The purpose of this paper is to explore in detail another instance of Netmarble greed:  how it has managed a recent $710 Million acquisition of the Vancouver studio of the fallen USA mobile game unicorn Kabam.

Netmarble has repeatedly stated that its long term growth strategy hinges on growth outside S. Korea.  This includes localizing its Korean hit game Lineage II: Revolution for the Chinese market. It also includes acquisitions of studios in the West with games generating $100+ Million in annualized revenue (ARR)  like Kabam’s Marvel: Contest of Champions (MCOC).

Our interest in Netmarble stems from a long running interest in Kabam.  We have followed the the ups and (mostly) downs of Kabam for the last three years, focusing mostly on valuations based on App Annie app store revenue rank trends. Below is a list of our articles chronicling the fall of Kabam and its causes.  They are available on our blog GloMo Investing:

On October 18, 2016, VentureBeat reported that an unidentified company had made an $800 million offer for Kabam’s Vancouver studio.  That studio had been responsible for the only game keeping Kabam alive at the time:  Marvel: Contest of Champions (MCOC).  

The Vancouver studio also was valued for the game engine behind MCOC and for the hit potential of another game in final development based on Transformer IP licensed from Hasbro. At the time, MCOC was a #9 revenue ranked game with our estimated global annualized revenue run rate (ARR) of $250 Million. We noted at the time that the bid seemed right for a studio + hit game + game engine as long as the two-year running MCOC could sustain a $250 Million ARR.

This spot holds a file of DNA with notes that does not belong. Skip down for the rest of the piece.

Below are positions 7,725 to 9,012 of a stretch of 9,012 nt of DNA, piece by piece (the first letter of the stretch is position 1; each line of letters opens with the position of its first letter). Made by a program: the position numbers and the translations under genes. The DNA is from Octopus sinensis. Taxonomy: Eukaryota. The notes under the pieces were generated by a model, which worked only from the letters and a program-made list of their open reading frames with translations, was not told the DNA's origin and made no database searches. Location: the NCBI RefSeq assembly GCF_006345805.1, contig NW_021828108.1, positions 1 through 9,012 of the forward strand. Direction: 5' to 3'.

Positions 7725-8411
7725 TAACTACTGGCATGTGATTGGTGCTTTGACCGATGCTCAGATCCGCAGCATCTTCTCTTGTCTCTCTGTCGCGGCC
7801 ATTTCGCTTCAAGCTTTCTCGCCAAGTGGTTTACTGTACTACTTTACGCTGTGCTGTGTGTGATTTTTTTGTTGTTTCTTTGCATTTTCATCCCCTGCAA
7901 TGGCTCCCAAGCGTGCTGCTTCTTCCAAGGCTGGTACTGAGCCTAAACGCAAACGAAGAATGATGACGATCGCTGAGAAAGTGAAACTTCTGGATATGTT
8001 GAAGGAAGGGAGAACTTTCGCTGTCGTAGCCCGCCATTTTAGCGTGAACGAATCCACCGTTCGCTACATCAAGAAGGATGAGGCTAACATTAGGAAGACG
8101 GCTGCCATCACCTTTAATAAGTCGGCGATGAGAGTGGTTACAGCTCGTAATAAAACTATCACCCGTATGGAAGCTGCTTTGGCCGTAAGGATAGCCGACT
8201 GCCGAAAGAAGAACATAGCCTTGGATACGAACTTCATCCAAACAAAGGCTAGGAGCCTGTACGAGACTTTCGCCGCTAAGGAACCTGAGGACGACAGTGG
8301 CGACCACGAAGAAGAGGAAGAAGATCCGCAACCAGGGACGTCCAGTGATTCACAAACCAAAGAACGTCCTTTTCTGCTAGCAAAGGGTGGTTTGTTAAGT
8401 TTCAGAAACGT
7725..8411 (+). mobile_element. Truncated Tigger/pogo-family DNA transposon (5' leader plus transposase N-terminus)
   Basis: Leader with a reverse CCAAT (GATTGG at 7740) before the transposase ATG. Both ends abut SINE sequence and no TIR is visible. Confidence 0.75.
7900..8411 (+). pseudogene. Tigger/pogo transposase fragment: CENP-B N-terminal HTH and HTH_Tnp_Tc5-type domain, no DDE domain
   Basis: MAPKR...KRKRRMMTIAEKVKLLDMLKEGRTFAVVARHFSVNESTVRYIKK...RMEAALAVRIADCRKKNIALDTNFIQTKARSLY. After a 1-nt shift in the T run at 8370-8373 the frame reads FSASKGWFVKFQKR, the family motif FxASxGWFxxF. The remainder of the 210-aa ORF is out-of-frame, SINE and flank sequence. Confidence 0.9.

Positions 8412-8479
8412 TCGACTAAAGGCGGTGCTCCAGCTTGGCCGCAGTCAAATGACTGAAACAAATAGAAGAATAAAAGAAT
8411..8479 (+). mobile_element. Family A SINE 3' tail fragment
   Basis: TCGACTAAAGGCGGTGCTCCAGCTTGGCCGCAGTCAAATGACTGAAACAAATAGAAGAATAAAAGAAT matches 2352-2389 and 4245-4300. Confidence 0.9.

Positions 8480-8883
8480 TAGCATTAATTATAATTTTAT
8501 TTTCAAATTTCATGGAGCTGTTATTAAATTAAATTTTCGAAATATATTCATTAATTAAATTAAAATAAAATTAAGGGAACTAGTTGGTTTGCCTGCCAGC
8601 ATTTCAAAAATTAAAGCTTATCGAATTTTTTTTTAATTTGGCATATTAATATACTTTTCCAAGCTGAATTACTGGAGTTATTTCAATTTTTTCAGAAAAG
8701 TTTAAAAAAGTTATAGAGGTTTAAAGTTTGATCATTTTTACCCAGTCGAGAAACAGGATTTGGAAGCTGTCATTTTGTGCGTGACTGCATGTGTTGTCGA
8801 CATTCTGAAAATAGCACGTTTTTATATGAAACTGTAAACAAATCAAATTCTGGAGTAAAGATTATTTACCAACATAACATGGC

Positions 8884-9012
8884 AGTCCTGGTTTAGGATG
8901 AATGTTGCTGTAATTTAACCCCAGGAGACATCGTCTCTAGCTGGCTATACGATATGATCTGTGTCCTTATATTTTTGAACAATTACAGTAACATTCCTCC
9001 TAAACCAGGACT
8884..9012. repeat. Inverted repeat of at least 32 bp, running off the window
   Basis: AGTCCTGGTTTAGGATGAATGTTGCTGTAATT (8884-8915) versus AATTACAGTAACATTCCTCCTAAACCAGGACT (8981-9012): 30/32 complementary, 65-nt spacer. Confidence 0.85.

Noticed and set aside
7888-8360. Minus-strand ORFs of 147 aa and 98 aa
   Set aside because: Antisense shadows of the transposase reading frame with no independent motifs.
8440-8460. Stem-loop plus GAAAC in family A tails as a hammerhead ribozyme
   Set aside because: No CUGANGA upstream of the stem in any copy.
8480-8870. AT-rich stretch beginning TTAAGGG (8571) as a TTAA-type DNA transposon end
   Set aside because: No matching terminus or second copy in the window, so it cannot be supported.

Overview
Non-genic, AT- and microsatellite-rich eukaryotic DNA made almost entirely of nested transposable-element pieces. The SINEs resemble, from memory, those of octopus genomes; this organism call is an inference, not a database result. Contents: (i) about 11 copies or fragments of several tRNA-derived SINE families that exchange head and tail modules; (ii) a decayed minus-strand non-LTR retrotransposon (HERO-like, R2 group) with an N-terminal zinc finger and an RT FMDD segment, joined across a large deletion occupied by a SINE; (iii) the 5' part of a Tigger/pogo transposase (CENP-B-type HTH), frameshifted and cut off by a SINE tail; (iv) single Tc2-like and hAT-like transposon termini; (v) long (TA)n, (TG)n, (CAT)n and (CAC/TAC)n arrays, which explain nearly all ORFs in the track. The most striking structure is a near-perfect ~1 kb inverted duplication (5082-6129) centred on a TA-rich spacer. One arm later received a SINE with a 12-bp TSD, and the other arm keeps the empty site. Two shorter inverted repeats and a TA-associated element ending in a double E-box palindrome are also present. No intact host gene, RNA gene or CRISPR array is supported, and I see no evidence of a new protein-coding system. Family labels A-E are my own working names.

On December 19, 2016, it was announced that Netmarble was the successful bidder. The bid was later officially pegged at $710 Million based on Netmarble’s IPO filings in late March 2017.

Throughout 2016,  Netmarble talked about an IPO.  It played up its plans to use  the proceeds from the IPO  to buy USA-based companies knowing that the mobile game market in the USA was six times that of S. Korea.  It was especially important for Netmarble to demonstrate its acquisition prowess before its IPO, given that it had narrowly lost a bid for the social casino game company Playtika in June 2016.

What follows is a closer look at the way Netmarble has managed two major software releases since it closed the deal for the Vancouver studio just two months ago. It is evidence of a kind a greed that favors short term monetization over long term player engagement.

The first instance of a disastrous release — the now infamous MCOC Patch 12.0 — was released on March 1, 2017 just one week after Netmarble closed the acquisition on February 23, 2017.  The other was the design and release schedule of Transformers: Forged to Fight (Transformers).  

Even though development of both started before Netmarble took over, the final releases were made on their watch. Netmarble could have stopped these releases, mandated more player friendly designs that would sustain engagement even if that meant less revenue in the short run.  But they did not.

Using the AppAnnie iOS USA app store revenue rank trend line below, we will show the context and likely rationale for MCOC Patch 12.0.  

MCOC was first released 2 ½ years earlier in December 2014.  Five month later in May 2015 the game cracked the Top 10 revenue rank (first red line).